Don Corleone: So, Barzini will move against you first. He'll set up a meeting with someone that you absolutely trust guaranteeing your safety and at that meeting you'll be assassinated. I like to drink wine more than I used to. Anyway, I'm drinking more. Michael: It's good for you, Pop. Don Corleone: Ah, I don't know. Your wife and your children, are you happy with them? Michael: Very happy. Don Corleone: That's good. I hope you don't mind the way I keep going over this Barzini business. Michael: No, not at all. Don Corleone: It's an old habit. I spent my life trying not to be careless. Women and children can be careless but not men. How's your boy? Michael: He's good. Don Corleone: You know, he looks more like you everyday. Michael: He's smarter than I am. Three years old and he can already read the funny papers. Don Corleone: [laughs] Read the funny papers... Oh, I want you to arrange to have a telephone man check all the calls going in and out of here because it could be anyone... Michael: I did that already, Pop. I took care of that. Don Corleone: Oh, that's right, I forgot. Michael: What's the matter? What's bothering you? I'll handle it. I told you I can handle it, I'll handle it. Don Corleone: I knew Santino was going to have to go through all this and Fredo... well, Fredo was... But I never wanted this for you. I live my life, I don't apologize to take care of my family. And I refused to be a fool dancing on the strings held by all of those big shots. That's my life I don't apologize for that. But I always thought that when it was your time that you would be the one to hold the strings. Senator Corleone. Governor Corleone. Something. Michael: I'm not a pezzonovante. Don Corleone: Well, there wasn't enough time, Michael. There just wasn't enough time. Michael: We'll get there, Pop. We'll get there.
Michael's mistake is in modeling himself after his father in order to achieve the results Vito couldn't. Believing in the false notion that he has lost enough to stay detached in the grand chess game he is playing, Michael does not foresee how history will repeat itself, and may even exact a higher price from him than it did from his father. The climax of The Godfather has Michael consolidating his power after Vito's death facilitates his ascendancy to the Corleone throne. In the last line of Michael's earlier exchange with Kay lies the crux of Michael's identity. It is the question that hangs over all three films. Many have made the assumption that it is answered by the end of Part II, but I would offer that the first two films simply show us the similarities and differences between father and son, Vito and Michael. Part II finishes the first patriarch's story, emphasizing the final price that Vito's life of crime exacts on his family, and more specifically, his son Michael. Michael's story is not concluded until we see the retribution destiny has in store for him in Part III. For more on the Godfather films, see: Seventies Cinema Revival: The Godfather Part II DVD Review: The Godfather Part III - Operatic Film Deserving of Reappraisal Stills courtesy of Paramount Pictures.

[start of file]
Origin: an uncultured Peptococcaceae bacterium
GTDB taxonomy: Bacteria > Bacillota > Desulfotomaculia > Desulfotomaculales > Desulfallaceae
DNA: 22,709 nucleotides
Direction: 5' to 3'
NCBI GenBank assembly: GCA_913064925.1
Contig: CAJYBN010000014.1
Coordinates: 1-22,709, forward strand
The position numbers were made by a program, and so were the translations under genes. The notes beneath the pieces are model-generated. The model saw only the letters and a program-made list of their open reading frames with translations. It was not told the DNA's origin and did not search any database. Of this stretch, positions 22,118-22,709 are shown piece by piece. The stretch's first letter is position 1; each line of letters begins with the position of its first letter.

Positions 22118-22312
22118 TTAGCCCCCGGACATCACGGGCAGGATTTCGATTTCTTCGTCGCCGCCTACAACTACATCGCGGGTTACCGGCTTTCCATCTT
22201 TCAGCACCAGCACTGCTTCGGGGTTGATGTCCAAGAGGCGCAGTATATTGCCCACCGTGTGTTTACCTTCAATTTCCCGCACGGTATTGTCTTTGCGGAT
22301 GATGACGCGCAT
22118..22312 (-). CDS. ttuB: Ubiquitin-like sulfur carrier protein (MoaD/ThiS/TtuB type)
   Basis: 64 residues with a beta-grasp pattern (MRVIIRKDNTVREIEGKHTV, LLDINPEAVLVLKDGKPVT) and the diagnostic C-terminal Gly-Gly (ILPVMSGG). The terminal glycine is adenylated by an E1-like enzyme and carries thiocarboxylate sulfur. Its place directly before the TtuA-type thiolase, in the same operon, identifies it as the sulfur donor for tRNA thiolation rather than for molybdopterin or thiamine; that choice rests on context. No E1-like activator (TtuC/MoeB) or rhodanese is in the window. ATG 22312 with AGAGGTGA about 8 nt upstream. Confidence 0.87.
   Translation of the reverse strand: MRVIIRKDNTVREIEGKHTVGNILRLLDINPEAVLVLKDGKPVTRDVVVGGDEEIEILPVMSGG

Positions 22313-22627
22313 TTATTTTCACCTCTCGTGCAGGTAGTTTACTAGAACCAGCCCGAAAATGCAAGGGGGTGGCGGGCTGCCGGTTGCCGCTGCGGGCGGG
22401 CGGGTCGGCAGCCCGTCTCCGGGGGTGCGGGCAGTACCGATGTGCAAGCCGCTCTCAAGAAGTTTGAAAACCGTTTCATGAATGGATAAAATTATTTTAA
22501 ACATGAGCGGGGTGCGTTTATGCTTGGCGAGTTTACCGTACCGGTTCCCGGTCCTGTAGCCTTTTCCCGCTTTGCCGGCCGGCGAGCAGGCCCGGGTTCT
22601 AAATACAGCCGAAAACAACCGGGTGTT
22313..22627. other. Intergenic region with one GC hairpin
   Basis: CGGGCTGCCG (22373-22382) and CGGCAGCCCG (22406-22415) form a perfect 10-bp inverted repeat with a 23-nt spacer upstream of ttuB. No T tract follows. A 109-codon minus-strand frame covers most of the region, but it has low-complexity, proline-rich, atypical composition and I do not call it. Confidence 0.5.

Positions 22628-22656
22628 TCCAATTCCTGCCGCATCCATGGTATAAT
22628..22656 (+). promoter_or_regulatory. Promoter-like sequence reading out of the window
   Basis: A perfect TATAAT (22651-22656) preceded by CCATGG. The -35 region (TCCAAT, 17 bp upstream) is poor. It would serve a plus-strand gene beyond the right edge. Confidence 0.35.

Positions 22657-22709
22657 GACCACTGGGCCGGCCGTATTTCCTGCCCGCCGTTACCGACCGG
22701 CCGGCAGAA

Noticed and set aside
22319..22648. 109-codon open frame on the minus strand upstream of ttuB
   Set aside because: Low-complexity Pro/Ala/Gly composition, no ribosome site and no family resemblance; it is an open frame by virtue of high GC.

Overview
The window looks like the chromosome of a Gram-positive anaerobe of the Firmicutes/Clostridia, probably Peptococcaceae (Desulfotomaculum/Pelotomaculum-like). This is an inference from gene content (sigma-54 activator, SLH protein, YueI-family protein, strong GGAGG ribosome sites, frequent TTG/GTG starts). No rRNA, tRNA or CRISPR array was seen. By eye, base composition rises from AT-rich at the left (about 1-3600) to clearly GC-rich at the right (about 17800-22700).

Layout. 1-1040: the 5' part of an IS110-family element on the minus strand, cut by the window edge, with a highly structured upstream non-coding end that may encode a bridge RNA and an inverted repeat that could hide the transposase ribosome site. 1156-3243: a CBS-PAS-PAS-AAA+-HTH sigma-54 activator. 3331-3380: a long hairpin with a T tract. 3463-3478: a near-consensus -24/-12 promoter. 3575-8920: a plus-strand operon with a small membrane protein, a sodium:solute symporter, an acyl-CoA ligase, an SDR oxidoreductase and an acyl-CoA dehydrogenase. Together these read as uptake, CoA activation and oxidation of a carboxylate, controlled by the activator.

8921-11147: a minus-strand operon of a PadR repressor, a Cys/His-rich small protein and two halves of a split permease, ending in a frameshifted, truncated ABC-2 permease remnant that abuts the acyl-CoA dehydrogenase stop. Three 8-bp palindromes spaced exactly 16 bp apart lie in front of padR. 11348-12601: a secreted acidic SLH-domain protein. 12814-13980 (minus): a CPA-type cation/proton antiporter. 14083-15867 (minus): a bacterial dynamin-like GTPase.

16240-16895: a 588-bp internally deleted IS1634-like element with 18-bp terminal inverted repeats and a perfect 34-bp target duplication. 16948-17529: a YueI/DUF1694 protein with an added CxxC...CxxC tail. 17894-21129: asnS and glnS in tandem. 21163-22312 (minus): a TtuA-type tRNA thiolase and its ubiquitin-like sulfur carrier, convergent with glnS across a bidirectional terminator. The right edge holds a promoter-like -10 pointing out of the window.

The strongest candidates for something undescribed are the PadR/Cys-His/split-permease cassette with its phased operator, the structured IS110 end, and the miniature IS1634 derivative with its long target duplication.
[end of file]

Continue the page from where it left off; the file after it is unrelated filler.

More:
Joel Bocko said...

I'd like to comment somehow, but it seems too hard to boil down thoughts on this film into a few sentences. I definitely need to write up these films on my blog one day. I look forward to your thoughts on Part III which is certainly flawed, but retains a certain power, especially in its conclusion which may be the most shattering moment of the whole trilogy - in part because it is so connected to what come before.

That's one thing I love about these films - the way they become like lived experiences as they span years and characters. Ebert wrote about this once, the way we think of the characters in the movies as people we know. It's such a rich tapestry and a truly grand trilogy.

Yeah, I love these films.

Joel Bocko said...

That should read "truly grand tragedy" - though a grand trilogy it is, as well.